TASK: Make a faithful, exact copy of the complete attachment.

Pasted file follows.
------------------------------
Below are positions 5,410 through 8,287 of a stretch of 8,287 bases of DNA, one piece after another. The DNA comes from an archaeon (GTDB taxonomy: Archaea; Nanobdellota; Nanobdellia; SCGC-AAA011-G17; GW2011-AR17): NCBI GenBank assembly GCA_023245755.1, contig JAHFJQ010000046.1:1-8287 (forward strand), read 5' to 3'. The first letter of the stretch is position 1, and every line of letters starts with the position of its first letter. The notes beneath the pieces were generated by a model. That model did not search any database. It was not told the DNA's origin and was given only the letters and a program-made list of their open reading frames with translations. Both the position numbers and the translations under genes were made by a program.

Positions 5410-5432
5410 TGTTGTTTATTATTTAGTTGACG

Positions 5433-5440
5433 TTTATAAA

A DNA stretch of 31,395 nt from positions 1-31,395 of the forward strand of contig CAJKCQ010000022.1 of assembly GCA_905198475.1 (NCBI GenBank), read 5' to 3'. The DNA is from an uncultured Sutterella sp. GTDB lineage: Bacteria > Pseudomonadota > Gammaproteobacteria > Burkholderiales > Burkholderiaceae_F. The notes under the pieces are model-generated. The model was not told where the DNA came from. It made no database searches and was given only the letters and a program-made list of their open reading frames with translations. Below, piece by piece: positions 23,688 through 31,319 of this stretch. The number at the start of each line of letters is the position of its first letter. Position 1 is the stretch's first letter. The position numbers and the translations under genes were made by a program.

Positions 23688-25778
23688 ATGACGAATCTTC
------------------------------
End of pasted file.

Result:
Below are positions 5,410 through 8,287 of a stretch of 8,287 bases of DNA, one piece after another. The DNA comes from an archaeon (GTDB taxonomy: Archaea; Nanobdellota; Nanobdellia; SCGC-AAA011-G17; GW2011-AR17): NCBI GenBank assembly GCA_023245755.1, contig JAHFJQ010000046.1:1-8287 (forward strand), read 5' to 3'. The first letter of the stretch is position 1, and every line of letters starts with the position of its first letter. The notes beneath the pieces were generated by a model. That model did not search any database. It was not told the DNA's origin and was given only the letters and a program-made list of their open reading frames with translations. Both the position numbers and the translations under genes were made by a program.

Positions 5410-5432
5410 TGTTGTTTATTATTTAGTTGACG

Positions 5433-5440
5433 TTTATAAA

A DNA stretch of 31,395 nt from positions 1-31,395 of the forward strand of contig CAJKCQ010000022.1 of assembly GCA_905198475.1 (NCBI GenBank), read 5' to 3'. The DNA is from an uncultured Sutterella sp. GTDB lineage: Bacteria > Pseudomonadota > Gammaproteobacteria > Burkholderiales > Burkholderiaceae_F. The notes under the pieces are model-generated. The model was not told where the DNA came from. It made no database searches and was given only the letters and a program-made list of their open reading frames with translations. Below, piece by piece: positions 23,688 through 31,319 of this stretch. The number at the start of each line of letters is the position of its first letter. Position 1 is the stretch's first letter. The position numbers and the translations under genes were made by a program.

Positions 23688-25778
23688 ATGACGAATCTTC